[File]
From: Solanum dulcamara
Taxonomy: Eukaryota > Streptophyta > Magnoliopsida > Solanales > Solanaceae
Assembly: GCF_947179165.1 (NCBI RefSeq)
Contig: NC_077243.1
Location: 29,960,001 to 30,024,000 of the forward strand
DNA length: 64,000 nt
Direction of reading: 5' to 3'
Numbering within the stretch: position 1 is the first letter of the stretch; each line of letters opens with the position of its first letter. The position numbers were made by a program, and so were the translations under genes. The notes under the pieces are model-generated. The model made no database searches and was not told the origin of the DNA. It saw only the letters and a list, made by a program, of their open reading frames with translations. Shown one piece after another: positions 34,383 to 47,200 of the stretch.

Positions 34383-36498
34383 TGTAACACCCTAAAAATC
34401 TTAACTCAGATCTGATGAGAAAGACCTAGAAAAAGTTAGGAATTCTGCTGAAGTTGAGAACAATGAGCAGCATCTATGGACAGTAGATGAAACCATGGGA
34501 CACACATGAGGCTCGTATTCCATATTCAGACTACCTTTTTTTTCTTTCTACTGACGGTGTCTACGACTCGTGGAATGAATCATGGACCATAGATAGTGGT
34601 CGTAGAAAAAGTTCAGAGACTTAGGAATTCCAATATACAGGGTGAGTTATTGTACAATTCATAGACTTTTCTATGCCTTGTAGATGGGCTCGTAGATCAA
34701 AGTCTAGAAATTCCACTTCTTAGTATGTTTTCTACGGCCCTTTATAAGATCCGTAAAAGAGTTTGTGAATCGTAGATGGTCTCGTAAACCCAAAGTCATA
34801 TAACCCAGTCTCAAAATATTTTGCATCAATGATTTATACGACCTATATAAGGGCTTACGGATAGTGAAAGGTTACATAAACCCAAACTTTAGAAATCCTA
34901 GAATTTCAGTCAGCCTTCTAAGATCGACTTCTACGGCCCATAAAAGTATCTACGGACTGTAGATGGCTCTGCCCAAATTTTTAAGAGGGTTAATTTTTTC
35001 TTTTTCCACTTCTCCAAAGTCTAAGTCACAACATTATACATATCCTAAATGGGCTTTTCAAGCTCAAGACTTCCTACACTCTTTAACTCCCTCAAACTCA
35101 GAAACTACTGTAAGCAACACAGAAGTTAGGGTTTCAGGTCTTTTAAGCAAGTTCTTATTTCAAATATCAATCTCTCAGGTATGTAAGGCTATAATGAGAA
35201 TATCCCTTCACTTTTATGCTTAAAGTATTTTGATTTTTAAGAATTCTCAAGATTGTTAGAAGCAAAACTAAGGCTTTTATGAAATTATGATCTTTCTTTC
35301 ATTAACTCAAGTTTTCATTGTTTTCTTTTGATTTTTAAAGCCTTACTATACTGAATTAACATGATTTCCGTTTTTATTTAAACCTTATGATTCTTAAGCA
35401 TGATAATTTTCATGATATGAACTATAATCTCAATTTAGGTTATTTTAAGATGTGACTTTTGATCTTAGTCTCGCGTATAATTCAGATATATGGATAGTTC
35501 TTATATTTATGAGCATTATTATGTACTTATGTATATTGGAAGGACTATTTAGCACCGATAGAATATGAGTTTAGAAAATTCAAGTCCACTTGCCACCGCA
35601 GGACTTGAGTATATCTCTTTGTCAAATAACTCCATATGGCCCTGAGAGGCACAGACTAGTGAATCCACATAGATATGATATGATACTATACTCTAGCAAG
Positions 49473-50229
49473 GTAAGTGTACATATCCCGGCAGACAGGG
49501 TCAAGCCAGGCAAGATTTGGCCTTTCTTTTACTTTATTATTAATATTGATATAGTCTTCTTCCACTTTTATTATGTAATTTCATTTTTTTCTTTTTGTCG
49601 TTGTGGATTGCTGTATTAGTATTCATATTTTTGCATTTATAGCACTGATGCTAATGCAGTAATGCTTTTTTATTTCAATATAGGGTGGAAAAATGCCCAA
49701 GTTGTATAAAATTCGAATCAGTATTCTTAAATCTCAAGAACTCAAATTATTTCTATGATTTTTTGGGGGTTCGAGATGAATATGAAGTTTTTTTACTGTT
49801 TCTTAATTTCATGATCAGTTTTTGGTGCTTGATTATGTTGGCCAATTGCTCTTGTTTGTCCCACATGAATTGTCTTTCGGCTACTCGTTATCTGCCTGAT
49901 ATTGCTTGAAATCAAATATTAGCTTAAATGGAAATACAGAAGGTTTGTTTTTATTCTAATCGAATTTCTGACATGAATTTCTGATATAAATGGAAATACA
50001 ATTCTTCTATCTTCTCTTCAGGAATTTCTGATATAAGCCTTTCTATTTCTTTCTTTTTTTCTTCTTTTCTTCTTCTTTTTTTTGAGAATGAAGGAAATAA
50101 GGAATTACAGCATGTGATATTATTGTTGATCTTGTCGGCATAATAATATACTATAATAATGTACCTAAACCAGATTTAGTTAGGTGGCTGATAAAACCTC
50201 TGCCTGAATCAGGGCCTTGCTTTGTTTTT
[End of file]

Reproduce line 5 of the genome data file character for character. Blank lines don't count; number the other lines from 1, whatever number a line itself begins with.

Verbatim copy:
Location: 29,960,001 to 30,024,000 of the forward strand